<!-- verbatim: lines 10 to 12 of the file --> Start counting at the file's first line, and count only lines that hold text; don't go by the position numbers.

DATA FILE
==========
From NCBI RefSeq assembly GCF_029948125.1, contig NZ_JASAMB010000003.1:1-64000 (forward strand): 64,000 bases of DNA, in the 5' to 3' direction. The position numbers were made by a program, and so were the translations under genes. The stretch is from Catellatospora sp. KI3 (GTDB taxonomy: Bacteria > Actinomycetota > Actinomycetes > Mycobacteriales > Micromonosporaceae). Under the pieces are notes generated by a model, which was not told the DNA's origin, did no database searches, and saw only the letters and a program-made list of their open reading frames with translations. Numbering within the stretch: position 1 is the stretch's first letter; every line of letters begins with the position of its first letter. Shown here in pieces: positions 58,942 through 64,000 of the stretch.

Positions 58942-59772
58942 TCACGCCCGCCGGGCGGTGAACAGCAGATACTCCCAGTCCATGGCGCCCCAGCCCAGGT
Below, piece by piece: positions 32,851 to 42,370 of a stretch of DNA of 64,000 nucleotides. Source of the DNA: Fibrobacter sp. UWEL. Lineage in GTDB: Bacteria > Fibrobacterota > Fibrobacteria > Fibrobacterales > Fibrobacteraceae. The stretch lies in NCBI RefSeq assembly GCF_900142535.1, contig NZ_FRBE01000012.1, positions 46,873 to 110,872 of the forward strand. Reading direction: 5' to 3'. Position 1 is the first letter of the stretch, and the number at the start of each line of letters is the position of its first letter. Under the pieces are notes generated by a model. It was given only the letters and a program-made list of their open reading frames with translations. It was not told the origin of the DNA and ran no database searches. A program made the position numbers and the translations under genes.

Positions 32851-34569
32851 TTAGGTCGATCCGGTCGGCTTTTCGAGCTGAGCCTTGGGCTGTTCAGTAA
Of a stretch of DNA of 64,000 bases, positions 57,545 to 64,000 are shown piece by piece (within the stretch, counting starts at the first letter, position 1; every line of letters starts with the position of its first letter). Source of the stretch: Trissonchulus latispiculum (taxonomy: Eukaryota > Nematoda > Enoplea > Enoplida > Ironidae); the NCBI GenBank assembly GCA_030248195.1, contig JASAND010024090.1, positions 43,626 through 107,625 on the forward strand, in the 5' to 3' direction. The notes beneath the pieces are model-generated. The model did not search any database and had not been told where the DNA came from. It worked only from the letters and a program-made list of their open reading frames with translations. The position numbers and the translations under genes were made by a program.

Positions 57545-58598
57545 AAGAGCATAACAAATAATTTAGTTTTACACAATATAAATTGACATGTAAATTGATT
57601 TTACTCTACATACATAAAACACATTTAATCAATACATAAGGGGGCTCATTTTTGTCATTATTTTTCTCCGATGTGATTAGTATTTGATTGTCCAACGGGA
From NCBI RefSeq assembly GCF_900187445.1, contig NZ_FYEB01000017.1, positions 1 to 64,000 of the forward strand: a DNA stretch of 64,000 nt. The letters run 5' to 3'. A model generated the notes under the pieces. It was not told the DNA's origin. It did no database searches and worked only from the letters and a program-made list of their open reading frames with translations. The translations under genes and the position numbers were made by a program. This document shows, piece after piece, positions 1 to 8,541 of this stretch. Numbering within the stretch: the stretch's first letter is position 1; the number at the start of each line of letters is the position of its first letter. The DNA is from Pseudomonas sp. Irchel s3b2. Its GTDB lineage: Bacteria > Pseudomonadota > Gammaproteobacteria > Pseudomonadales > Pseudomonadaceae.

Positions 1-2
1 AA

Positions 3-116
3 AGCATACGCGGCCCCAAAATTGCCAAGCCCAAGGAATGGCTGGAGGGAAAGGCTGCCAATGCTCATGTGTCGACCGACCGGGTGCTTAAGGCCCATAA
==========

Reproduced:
57601 TTACTCTACATACATAAAACACATTTAATCAATACATAAGGGGGCTCATTTTTGTCATTATTTTTCTCCGATGTGATTAGTATTTGATTGTCCAACGGGA
From NCBI RefSeq assembly GCF_900187445.1, contig NZ_FYEB01000017.1, positions 1 to 64,000 of the forward strand: a DNA stretch of 64,000 nt. The letters run 5' to 3'. A model generated the notes under the pieces. It was not told the DNA's origin. It did no database searches and worked only from the letters and a program-made list of their open reading frames with translations. The translations under genes and the position numbers were made by a program. This document shows, piece after piece, positions 1 to 8,541 of this stretch. Numbering within the stretch: the stretch's first letter is position 1; the number at the start of each line of letters is the position of its first letter. The DNA is from Pseudomonas sp. Irchel s3b2. Its GTDB lineage: Bacteria > Pseudomonadota > Gammaproteobacteria > Pseudomonadales > Pseudomonadaceae.

Positions 1-2